Feeble gods

Gods of Egypt was created and released. For this, we must be thankful. This Alex Proyas-directed mess is a cinematic slum of rotting, rarely successful visual effects, dressing the feature to a gaudy degree. The lessons it can teach us are many.

For years, this limp and overbearing film will serve as a metaphor for what happens with the lack of limitations in contemporary visual effects. Pinging the fantastic worlds of Ray Harryhausen, Gods of Egypt lacks the animator’s modesty. Actors plant themselves in front of green/blue screens and imprecise backgrounds are layered in behind them. Maybe a CG monster or two shows up. Shrill dialog and turgid romance spins a fantasy which, even in capable hands, would have crumbled.

Although dueling gods of ancient mythology highlight this non-spectacle, story points amass into an anti-capitalist rhetoric which bleeds into the afterlife. Gerard Butler’s Set takes over the lands of Egypt, instilling a new belief that one must, “buy your way in with riches earned.” His rise to power produces an aimless one-percenter political allegory in a fictitious historical saga, undone when a poor, thieving mortal becomes determined – for love.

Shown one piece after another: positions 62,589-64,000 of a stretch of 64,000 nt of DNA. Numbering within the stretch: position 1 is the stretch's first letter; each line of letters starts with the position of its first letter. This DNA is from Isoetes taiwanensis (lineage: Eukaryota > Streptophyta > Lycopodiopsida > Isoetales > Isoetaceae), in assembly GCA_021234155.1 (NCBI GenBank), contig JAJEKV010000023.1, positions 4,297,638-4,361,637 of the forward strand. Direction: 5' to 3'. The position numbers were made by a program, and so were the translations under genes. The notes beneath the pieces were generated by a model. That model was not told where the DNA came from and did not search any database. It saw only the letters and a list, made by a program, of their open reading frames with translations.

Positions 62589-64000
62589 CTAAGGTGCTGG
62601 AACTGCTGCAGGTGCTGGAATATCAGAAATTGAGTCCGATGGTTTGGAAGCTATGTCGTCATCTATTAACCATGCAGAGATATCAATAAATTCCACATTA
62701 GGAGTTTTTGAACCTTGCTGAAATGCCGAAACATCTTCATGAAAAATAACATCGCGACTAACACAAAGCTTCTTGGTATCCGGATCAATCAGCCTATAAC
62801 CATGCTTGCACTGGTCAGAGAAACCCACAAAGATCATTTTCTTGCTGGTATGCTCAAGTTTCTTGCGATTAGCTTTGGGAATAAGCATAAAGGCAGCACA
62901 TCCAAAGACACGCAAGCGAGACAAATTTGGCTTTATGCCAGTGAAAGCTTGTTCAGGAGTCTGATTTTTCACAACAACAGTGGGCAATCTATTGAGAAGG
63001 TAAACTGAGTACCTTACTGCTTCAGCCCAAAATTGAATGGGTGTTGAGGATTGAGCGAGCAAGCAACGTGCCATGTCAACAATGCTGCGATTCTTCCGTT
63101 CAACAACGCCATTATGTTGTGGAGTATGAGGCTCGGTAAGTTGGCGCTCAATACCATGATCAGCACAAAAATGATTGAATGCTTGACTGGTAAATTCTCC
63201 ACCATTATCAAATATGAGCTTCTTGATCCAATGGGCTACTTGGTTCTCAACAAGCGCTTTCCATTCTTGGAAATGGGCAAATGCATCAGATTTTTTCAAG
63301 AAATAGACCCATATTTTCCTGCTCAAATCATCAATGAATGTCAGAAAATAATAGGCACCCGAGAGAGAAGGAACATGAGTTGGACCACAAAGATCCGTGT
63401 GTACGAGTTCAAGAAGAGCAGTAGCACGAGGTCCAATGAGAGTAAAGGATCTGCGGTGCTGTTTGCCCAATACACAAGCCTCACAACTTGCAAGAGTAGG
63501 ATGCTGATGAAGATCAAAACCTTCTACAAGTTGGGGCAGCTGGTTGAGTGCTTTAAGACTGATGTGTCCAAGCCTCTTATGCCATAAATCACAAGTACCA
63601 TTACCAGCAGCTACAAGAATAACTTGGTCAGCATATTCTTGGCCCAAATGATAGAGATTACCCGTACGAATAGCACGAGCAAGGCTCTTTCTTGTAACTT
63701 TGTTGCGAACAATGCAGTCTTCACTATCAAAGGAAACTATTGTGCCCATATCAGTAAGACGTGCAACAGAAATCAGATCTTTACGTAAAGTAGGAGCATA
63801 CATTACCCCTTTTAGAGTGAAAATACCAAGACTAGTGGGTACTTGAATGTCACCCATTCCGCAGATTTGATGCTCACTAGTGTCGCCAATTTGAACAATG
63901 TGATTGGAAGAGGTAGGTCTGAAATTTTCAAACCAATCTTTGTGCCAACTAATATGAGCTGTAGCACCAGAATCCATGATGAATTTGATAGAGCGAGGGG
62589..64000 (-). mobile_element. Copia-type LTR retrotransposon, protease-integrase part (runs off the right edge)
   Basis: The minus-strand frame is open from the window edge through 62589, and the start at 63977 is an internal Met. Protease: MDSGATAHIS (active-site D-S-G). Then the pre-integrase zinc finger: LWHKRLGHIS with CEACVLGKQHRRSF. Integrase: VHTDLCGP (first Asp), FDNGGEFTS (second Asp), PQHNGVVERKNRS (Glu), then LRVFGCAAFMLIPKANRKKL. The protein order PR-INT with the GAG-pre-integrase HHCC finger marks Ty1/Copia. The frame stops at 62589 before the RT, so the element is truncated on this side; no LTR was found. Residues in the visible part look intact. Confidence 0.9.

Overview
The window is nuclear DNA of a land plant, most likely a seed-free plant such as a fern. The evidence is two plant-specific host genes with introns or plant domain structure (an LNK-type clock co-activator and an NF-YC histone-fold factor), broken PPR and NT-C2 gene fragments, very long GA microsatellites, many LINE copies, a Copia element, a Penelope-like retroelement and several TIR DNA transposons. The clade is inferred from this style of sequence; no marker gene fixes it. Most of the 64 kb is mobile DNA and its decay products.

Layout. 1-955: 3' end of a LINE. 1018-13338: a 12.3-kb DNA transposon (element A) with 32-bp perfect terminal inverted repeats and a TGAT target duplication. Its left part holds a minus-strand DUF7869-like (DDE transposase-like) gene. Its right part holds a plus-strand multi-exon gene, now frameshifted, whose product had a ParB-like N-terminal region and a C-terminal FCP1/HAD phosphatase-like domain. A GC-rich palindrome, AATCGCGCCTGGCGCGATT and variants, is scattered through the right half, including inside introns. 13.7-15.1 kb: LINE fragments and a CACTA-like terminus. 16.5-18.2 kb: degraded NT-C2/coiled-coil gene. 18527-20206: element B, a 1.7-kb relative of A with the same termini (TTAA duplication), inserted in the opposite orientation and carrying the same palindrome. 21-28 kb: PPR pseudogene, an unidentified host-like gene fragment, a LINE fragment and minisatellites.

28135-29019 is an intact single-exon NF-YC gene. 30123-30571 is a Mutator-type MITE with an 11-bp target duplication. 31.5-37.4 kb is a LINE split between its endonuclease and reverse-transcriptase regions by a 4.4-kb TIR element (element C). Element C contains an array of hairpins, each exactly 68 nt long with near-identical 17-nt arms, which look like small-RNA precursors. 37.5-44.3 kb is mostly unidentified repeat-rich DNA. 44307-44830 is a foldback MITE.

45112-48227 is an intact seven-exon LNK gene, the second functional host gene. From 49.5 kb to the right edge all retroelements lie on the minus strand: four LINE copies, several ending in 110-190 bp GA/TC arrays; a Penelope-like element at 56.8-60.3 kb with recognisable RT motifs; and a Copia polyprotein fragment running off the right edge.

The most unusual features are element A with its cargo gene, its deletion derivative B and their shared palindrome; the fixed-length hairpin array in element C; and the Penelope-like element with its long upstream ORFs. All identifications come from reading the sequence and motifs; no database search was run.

… all coherency is discarded for the sake of falling buildings or explosions.

Beckoning for controversy, Gods of Egypt enlists a near all-white cast and not a single Egyptian. Such sour publicity didn’t help the box office. Neither did the failed association to Clash of the Titans (from which Gods of Egypt borrows a title font). Besides, marketing was forced to rely on their choice of dismal action scenes, which veer into the unintentionally hilarious, e.g., Geoffrey Rush (engulfed by flames) slinging fireballs at a planet-eating space worm. Images are overdrawn, lack restraint, and run out of power in the opening act.

In the center is romance, threading through mortal and god realms. Brenton Thwaites deserves better as the insufferable lead without a gram of establishing backstory. His romantic interest (Courtney Eaton) can do little other than die, pine for her man, and hope for his rescue from her death.